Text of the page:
BOB KEESHAN WAS HOPPING MAD. Well, maybe not that mad, but two months ago the original star of Captain Kangaroo, the children's show that aired from 1955 to '84, told PEOPLE that he was disturbed by the nature of the search for a new Captain. The producers of this fall's syndicated series The All New Captain Kangaroo told him they were looking for a hip, modern actor. "The old Captain was cool," said Keeshan, 69, "because he wasn't hip."
Mr. Keeshan, your worries are over. On May 29, Saban Entertainment introduced a decidedly unhip, proudly old-fashioned new Captain, actor John McDonough, 43. With a fondness for chamber music and a gift for reciting poetry (John Milton is a favorite), he lives with a sister, Trudy, and two collies, Boswell and Seamus, in the same Bloomfield, Conn., farmhouse he grew up in. And, he admits, "I'm still afraid of the basement and the attic."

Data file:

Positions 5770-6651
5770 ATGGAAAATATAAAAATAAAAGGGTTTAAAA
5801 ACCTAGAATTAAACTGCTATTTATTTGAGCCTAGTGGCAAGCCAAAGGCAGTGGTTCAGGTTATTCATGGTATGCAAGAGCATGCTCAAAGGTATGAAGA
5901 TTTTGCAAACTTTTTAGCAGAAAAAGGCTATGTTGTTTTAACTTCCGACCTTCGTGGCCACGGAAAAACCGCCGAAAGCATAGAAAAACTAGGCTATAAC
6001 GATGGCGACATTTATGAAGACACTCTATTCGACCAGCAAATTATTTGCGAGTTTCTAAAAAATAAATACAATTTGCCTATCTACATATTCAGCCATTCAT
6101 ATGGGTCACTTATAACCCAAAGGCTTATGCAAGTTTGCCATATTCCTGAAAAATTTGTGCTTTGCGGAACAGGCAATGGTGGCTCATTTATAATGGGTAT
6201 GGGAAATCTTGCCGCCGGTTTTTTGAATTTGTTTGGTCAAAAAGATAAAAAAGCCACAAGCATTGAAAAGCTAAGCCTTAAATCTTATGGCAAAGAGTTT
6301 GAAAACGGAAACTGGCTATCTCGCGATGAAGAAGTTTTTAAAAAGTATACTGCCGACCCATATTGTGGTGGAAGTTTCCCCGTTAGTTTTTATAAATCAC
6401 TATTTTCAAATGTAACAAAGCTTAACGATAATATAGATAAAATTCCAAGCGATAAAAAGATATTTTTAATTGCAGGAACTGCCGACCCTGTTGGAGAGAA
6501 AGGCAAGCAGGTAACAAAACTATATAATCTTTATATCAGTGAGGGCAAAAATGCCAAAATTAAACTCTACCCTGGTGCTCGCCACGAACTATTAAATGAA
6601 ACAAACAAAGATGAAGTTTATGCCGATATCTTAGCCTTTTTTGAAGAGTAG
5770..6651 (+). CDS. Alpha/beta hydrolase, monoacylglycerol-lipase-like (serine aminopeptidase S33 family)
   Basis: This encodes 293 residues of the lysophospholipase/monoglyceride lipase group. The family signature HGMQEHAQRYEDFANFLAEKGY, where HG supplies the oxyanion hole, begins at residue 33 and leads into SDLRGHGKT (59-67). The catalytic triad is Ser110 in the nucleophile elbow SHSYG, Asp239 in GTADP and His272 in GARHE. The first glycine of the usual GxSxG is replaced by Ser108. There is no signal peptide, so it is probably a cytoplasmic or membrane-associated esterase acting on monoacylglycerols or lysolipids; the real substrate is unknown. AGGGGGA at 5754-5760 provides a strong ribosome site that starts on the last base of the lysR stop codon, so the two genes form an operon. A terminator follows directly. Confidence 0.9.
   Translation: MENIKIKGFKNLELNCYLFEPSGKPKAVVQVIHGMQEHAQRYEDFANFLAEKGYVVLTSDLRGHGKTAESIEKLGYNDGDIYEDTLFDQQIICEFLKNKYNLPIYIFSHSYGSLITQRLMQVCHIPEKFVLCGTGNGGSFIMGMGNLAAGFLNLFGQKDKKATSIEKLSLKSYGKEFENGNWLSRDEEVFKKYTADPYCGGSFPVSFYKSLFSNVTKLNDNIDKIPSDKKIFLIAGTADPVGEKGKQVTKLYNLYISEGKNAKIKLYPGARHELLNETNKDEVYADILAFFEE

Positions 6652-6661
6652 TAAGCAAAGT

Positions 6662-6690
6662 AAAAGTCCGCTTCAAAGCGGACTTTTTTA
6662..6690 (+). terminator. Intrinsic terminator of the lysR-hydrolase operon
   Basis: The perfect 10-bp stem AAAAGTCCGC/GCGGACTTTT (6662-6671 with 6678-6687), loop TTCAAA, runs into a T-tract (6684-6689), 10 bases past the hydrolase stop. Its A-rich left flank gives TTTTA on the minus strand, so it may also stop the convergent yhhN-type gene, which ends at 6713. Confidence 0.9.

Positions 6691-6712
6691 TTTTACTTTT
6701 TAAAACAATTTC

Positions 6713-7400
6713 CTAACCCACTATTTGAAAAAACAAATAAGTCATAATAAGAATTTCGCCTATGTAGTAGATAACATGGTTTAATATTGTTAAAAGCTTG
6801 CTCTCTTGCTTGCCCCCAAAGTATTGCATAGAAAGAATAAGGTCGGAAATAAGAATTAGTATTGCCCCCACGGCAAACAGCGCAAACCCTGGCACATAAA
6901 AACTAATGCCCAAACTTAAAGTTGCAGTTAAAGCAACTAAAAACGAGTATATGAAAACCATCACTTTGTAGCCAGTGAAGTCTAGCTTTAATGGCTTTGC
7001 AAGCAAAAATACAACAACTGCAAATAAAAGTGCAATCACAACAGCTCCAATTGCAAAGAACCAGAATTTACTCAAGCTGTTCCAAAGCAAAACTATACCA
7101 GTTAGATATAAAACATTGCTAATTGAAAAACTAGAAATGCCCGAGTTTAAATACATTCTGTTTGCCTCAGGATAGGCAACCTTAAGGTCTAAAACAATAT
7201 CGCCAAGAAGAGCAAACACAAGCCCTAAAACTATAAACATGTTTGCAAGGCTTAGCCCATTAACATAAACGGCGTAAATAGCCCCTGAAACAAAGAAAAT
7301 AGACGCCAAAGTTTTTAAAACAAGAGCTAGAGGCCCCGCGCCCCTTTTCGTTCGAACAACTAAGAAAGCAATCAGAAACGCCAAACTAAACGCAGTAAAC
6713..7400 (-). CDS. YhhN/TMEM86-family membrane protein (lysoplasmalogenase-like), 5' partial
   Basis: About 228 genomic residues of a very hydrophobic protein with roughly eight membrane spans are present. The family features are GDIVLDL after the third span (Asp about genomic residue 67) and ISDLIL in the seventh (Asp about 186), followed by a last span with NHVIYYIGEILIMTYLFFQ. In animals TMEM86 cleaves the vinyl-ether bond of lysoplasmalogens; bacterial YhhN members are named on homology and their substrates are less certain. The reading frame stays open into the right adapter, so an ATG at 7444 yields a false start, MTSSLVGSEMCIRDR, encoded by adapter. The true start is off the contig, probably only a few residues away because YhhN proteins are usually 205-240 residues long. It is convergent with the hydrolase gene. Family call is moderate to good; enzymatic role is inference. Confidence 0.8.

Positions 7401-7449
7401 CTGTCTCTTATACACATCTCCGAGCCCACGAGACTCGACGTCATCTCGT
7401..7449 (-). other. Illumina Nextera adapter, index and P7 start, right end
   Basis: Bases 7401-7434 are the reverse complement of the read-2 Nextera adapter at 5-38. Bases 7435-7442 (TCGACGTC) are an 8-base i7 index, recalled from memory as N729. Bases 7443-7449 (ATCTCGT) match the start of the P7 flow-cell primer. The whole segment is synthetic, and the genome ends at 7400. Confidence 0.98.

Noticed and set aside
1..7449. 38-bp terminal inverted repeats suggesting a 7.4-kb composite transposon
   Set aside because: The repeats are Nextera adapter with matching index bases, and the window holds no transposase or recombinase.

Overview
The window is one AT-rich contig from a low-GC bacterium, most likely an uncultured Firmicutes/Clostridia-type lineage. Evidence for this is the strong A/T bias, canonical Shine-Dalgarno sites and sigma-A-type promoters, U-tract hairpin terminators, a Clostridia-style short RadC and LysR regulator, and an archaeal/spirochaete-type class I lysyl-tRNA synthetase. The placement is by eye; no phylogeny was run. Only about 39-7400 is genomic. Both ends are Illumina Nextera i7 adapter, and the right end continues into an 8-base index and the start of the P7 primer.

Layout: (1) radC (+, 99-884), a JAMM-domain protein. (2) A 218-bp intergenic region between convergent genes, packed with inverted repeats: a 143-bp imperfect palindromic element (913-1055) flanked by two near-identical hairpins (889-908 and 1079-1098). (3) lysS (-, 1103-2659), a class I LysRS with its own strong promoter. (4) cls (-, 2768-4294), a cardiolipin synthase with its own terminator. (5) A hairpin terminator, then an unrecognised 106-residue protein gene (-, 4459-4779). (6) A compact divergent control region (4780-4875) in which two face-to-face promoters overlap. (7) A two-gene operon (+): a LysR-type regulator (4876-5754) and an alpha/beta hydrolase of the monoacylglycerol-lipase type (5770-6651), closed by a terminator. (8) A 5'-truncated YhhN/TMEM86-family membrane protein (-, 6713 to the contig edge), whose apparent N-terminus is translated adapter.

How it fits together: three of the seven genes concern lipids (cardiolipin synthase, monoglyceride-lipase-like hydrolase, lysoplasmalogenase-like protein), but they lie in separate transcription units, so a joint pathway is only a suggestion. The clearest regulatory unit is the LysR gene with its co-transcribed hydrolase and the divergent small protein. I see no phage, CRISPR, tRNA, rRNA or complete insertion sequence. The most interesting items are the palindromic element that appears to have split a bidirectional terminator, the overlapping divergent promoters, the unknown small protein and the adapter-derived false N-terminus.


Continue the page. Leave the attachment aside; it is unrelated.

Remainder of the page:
But he's not afraid of the TV studio. "My whole life, I've been doing things for kids," says McDonough. A 1976 English lit graduate of College of the Holy Cross in Worcester, Mass., he has performed for years with children's theater groups in Hartford, Conn., public schools. Last March he went to a casting call in New York City, eventually winning out over 1,000 other hopefuls nationwide. "He was born to play this part," says the show's producer Rob Loos. "He's just a very sweet, big, gentle teddy bear of a guy."
McDonough, a Kangaroo fan since childhood, says he plans to be himself on the air, bringing his love of music, nature and bow ties to a new generation of viewers. Not that he'd mind becoming a legend to lollipoppers along the way. "I heard that on New Year's, Fred Rogers calls Bob Keeshan or vice versa," he says. "I'd love to be in on that call someday."
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